Here is my hypothesis on measuring the value of good innings in test cricket based on 'when' it is played. This hypothesis is based on an intuition that 4th innings century makers have been unjustly glorified as 'match winners' as opposed to more deserving first innings century makers. Ideally I wanted to pull some data from "stats-guru" database to back the hypothesis. But time constraints and inability to pull the data the way I want to has left me with the cop-out option of just stating the hypothesis and have a kind soul prove or disprove the hypothesis. This hypothesis is not earth shattering or by any means new. It is in fact very obvious to most and in general used as an axiom by most test cricket captains. I state this only to counter-point a new trend in cricket analysis that seems to glorify 4th innings centuries. So here goes
1. Team that bats well in their first innings of the test match is less likely to lose the test match. (Note that this is very different from saying "...more likely to win the test match").
2. The above point can be proven by analyzing data of all test matches played so far. We should find that the team with the higher first innings score would have a greater likelihood of *not* losing the match. As a corollary we should also find that the greater the gap between first innings scores the lesser the instance of team scoring higher having lost the match. For e.g. In instances where delta between first innings scores of two teams is 50 (lets call this variable 'X') or less - let us hypothetically say that the percentage of instances where team scoring higher in first innings loses the test match only 8% of the time (let us call this percentage 'B'). The assertion I am going after is that B is super inversely proportional to X. This data is hard to get and holds the key to whether my theory has any merit or not.
3. Restating 2 to narrow down to the point I want to make - As X (per definition above) increases - the ability of each subsequent innings of that test match to change/reverse the course of that test match decreases. For example When X = 100 let us say that the probability of 3rd innings of the match changing the course of the match is N. Hypothesis here is that the probability of 4th innings changing the course of the test match is actually N/2 or worse. Further hypothesis is that as X increases 3rd innings becomes more and more irrelevant and 4th innings a mere formality to be closed out.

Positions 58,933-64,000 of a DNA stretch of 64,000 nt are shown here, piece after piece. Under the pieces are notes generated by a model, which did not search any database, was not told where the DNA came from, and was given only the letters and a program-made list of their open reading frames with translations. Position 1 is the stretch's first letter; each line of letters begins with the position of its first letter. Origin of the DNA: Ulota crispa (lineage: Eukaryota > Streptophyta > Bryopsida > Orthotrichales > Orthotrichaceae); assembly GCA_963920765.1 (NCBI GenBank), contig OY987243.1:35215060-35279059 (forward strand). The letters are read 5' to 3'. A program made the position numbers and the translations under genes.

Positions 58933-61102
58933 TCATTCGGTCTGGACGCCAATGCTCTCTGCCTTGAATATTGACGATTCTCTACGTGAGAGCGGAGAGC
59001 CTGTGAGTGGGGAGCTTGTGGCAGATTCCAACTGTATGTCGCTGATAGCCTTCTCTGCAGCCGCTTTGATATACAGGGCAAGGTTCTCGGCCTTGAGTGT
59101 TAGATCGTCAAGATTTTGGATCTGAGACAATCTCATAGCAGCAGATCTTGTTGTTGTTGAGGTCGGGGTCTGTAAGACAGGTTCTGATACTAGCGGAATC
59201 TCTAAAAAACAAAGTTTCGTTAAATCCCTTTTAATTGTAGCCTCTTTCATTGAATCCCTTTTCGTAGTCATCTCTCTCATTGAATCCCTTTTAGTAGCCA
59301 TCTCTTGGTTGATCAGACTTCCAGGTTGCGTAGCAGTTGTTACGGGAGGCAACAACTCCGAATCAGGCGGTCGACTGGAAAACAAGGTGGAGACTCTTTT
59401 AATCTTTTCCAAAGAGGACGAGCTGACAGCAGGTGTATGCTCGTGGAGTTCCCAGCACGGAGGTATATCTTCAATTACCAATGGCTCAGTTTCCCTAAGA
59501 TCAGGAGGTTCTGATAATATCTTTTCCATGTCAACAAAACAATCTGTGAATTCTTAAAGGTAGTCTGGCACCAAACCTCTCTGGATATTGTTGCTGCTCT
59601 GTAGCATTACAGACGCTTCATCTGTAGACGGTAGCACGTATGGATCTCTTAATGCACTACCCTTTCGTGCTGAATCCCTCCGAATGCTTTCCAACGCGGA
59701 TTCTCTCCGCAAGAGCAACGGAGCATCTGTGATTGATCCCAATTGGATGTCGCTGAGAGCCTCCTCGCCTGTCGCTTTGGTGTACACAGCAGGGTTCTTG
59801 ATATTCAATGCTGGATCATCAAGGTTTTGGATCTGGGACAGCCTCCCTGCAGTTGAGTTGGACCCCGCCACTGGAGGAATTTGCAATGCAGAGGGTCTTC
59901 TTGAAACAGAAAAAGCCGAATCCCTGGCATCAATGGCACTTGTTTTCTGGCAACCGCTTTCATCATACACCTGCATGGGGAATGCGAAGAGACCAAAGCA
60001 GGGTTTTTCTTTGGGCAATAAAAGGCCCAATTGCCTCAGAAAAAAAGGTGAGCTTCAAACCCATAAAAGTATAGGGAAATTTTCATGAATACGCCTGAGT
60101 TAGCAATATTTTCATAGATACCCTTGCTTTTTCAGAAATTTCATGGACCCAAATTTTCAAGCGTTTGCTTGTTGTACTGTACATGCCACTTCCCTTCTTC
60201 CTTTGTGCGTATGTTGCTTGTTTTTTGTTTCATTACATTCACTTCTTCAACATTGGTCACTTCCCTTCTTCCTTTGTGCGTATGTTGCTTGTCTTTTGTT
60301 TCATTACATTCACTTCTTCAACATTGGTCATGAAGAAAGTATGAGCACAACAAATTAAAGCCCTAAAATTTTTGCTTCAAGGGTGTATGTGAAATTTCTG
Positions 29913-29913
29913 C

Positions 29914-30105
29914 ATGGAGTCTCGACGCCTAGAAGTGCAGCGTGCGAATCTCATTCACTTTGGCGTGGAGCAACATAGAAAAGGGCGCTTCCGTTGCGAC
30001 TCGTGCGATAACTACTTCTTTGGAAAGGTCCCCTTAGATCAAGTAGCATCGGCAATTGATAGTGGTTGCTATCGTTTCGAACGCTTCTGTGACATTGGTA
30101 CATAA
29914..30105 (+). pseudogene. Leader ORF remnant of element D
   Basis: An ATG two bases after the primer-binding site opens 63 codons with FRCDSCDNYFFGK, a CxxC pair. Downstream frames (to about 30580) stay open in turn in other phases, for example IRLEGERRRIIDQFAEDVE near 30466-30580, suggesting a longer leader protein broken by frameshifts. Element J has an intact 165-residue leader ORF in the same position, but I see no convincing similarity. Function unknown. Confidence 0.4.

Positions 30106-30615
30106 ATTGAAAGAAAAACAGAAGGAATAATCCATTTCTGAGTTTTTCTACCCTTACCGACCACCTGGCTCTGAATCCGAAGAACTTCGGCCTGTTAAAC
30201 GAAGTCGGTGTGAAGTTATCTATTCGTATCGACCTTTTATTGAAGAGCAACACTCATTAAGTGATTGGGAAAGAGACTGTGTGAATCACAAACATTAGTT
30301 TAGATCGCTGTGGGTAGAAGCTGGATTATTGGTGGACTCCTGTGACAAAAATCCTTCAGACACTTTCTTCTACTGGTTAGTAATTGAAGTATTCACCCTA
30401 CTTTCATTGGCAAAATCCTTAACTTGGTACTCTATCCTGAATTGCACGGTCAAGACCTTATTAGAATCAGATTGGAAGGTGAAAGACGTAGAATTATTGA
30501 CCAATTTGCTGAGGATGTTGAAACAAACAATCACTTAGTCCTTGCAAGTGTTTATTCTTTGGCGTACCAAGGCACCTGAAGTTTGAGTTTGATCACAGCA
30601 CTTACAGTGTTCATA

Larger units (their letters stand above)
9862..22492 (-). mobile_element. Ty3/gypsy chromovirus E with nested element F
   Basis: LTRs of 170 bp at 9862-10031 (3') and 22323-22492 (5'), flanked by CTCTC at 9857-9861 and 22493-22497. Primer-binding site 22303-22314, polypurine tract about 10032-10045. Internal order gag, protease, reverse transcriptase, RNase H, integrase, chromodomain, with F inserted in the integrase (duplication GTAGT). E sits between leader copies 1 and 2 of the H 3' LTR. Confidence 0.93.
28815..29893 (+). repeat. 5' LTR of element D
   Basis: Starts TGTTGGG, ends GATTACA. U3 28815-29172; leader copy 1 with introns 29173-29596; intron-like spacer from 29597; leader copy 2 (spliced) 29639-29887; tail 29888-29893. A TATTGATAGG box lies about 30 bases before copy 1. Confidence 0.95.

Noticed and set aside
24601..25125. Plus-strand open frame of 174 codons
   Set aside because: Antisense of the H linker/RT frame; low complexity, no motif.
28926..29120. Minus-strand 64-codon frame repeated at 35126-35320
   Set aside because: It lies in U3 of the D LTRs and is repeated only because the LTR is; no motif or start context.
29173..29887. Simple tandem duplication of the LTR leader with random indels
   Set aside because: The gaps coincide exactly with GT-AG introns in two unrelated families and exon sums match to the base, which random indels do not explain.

Now up until now #1, #2 and # 3 above are bleeding obvious. Now lets get down to the merely obvious.
4. Following from #1 above - teams should look to maximize the first innings score as much as possible in order to give them the best shot of winning a test match.
5. Following from #2 if a team is faced with a choice of picking Player-1 who will reliably perform well in the first innings of a match Vs Player-2 who will reliably perform in the second innings of a match. The team should always pick Player 1 to firstly maximize there chances of not losing the match and secondly to set themselves up for a win.
6. Following from #3 it is true that in those very rare instances where a player's 4th innings score manages to change the course of the match they have a higher probability of being noticed purely because the event is a low-probability one and so happens very rarely. However, it can be argued (not always) that the player is "curing" a situation as opposed to "preventing" the situation. And if he had batted well in the first innings things would actually have been much better (statement is based on assumption that the said player isn't hitting a century in both innings but 'woke up' in the 4th innings to play well). Sort of analogous to doing well in your arrears exam as opposed to the actual exam. Yes arrears has infinitely more pressure but you shouldn't be writing one in the first place. And you can't be regarded as a good student just because you do consistently well in arrears.
But the direction we are trying to get to is that the most important phase of the test match is the team's first innings. That is what should be called as the "crunch time". And a player who consistently plays well under those circumstances should be regarded as a player who is more effective in winning the match for the team by playing well "when it matters". This is the player who should be regarded as a match-winner
Needless to say - I am stating this as hypothesis based on casual and random filtering and sorting of cricinfo data. I do realize that this may be completely wrong.
P.S: In support of the hypothesis some of the types of data I wanted to pull outside of what was mentioned in #2 are as follows:
a. what % of the matches won by a team had centuries scored by some batsman in the first innings of the match? (knowing fully well that 'century isnt the only definition of good innings but merely a decent indicator)
b. what % of the matches not lost by a team had centuries scored by some batsman in the first innings of the match?
c. what % of the matches lost by a team had centuries scored by some batsman in the first innings of the match?